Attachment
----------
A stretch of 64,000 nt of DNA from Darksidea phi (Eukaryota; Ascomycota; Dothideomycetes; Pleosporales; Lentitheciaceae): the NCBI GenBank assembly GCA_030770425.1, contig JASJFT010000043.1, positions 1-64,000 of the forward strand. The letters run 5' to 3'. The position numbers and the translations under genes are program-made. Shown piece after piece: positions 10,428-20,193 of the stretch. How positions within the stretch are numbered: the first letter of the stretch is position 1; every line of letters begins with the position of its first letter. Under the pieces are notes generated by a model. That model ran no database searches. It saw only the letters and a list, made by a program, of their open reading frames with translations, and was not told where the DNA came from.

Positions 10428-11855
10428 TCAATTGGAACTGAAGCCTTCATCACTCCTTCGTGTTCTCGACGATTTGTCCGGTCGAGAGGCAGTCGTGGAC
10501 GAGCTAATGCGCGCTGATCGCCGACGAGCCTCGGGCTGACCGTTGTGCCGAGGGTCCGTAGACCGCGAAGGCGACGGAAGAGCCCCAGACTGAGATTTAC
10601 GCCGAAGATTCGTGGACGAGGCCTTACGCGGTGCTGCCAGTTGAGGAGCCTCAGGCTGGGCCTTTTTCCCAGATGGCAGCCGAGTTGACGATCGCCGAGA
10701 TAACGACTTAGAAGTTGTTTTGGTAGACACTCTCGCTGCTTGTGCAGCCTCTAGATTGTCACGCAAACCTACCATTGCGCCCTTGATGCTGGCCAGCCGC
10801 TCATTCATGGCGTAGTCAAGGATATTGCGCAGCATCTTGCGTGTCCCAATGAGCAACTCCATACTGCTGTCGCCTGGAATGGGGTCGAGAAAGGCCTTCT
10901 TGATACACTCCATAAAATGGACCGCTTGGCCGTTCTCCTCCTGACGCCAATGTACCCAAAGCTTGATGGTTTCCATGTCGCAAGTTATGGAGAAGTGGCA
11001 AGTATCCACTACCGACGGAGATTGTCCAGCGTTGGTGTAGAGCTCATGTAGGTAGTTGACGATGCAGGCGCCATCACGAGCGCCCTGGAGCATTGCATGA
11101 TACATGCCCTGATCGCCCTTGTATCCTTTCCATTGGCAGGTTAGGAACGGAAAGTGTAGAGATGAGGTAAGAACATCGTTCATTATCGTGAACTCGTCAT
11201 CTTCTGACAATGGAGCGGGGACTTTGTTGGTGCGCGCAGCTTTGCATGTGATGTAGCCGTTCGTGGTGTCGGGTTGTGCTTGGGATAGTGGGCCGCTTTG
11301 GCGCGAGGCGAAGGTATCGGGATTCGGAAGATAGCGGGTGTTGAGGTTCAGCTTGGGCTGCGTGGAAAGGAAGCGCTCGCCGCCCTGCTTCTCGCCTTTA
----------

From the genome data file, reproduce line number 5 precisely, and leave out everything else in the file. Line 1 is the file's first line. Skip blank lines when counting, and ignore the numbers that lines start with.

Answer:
10601 GCCGAAGATTCGTGGACGAGGCCTTACGCGGTGCTGCCAGTTGAGGAGCCTCAGGCTGGGCCTTTTTCCCAGATGGCAGCCGAGTTGACGATCGCCGAGA